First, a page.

NJ Family Law: The Option Of Collaborative Divorce
What is Collaborative Divorce in New Jersey?
If you are considering divorce in New Jersey, collaborative divorce is a relatively recent alternative dispute resolution method that provides a new alternative to the traditional adversarial divorce model. While the traditional method – or the other ADR methods of mediation or arbitration – work for many divorcing people, collaborative law takes the novel approach of literally sitting down around a table together with the divorce attorneys and talking things through until all issues are resolved.
The collaborative process focuses on respectful interaction and creative solutions. The divorcing spouses enter into an agreement to keep their settlement negotiations confidential and out of court, and voluntarily pledge to be open and honest about all matters.
While normally one spouse’s lawyer would not talk directly to the other party, in collaborative divorce the process is a conversation among all four people in one room, along with any other neutral professionals the couple decides to engage.
Other professional involvement
For example, the divorcing parties might retain a neutral financial planner to help them set up individual household budgets based on their incomes and assets, and to answer tax-related questions. The expertise and insights of the financial expert can greatly enhance the couple’s ability to a make a smart and fair settlement of financial and property issues, including alimony or spousal maintenance, child support, and property and asset division.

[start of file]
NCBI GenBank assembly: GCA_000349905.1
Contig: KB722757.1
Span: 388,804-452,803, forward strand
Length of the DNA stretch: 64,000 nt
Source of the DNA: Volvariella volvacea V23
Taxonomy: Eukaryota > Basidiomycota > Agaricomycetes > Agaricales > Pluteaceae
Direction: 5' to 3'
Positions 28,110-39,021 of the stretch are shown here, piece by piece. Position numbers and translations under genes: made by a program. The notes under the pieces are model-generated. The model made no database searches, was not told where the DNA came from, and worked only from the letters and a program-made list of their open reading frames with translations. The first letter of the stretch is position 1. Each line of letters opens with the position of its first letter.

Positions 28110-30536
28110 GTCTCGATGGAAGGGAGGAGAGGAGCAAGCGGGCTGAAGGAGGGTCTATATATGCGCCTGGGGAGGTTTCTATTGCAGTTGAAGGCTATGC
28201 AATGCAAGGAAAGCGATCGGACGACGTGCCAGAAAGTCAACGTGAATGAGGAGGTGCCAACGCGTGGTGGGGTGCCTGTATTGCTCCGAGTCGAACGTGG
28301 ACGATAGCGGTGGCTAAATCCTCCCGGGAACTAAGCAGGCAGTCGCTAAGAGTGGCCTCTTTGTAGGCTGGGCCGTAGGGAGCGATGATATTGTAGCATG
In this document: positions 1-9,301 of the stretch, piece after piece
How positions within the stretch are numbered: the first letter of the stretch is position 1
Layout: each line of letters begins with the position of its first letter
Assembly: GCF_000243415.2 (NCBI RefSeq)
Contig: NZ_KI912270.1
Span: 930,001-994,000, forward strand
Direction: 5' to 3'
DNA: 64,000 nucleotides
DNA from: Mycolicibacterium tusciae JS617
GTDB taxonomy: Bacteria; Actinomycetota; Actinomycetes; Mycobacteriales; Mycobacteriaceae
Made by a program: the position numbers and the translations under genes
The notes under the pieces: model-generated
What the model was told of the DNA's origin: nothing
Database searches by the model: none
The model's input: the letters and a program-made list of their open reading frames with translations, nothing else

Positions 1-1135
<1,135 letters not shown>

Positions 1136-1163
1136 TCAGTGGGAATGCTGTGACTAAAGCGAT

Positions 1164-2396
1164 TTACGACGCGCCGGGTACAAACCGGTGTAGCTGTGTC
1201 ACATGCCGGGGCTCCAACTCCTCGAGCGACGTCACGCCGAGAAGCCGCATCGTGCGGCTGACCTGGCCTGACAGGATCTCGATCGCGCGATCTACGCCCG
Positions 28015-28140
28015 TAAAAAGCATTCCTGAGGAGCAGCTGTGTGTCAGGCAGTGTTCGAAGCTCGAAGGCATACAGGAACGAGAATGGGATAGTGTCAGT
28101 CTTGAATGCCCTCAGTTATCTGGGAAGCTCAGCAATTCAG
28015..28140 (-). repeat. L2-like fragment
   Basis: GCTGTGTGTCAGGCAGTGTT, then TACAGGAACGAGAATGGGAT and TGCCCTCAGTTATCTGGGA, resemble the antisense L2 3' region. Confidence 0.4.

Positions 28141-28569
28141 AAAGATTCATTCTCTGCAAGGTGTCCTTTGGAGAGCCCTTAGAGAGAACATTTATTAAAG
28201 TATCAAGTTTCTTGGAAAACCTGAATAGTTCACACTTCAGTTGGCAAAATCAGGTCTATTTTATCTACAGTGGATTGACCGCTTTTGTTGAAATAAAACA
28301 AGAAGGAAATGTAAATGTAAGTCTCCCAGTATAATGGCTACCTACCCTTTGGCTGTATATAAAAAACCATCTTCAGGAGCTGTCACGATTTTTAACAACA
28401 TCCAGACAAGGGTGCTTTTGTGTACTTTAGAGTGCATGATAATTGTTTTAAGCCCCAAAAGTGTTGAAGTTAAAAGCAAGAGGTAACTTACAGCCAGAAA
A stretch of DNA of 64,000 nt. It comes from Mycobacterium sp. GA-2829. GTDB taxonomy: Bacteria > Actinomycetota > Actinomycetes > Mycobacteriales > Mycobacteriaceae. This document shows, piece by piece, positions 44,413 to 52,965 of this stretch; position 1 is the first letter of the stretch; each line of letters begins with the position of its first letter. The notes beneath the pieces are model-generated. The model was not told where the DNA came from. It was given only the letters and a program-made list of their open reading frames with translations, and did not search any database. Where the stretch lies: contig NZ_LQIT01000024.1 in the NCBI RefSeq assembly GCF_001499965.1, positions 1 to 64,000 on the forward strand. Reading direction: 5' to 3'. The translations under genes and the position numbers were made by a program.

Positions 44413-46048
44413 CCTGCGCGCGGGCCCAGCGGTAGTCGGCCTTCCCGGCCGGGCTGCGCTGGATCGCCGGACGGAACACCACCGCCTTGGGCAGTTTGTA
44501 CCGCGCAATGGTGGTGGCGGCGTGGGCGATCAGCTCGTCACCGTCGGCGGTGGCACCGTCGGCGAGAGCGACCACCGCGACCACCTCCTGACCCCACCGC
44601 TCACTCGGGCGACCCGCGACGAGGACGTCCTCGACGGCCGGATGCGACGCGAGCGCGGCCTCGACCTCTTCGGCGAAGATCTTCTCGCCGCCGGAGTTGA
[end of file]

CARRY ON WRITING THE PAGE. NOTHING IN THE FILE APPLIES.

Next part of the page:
Other neutral professionals a couple might hire to assist in the collaborative process are often in the mental-health field like a parenting consultant who can help work out custody issues in the best interests of the kids, or a divorce coach who facilitates communication and provides emotional support.
In collaborative divorce, part of the bargain is that if the divorcing parties cannot come to an agreement on all issues, the collaborative process will cease and new lawyers must be hired to take the case forward in another divorce process. This gives the couple incentive to try hard to work things out in collaboration so as not to have to start over with new counsel. In addition, the collaborative attorneys have extra reason to bring all of their knowledge and creativity to the table to try to help the couple come to resolution on all issues.
Pros and cons
The collaborative approach is often preferred when a couple wants to keep arguments and negativity to a minimum, sometimes because they are going to have to co-parent their children after the divorce and want to preserve good will in their relationship or lessen the stress the kids will feel.
When the collaborative process works well, it can be more cost effective for the parties. However, if the conflict level is high and they have trouble working through issues together, costs can build fairly quickly, so in assessing whether collaboration is the right method, a person facing divorce should discuss whether family dynamics seem conductive to making collaboration successful in a reasonable time frame.
Collaboration would not be appropriate for a couple with a history of domestic violence. In addition, when a spouse has proven to be dishonest in the past, trust may be an issue in a process that requires openness and truthfulness.
This article only scratches the surface of collaborative divorce. Seek out a New Jersey family law attorney who has been trained in collaborative law and ask him or her to help you assess whether this method might work well for the dissolution of your marriage.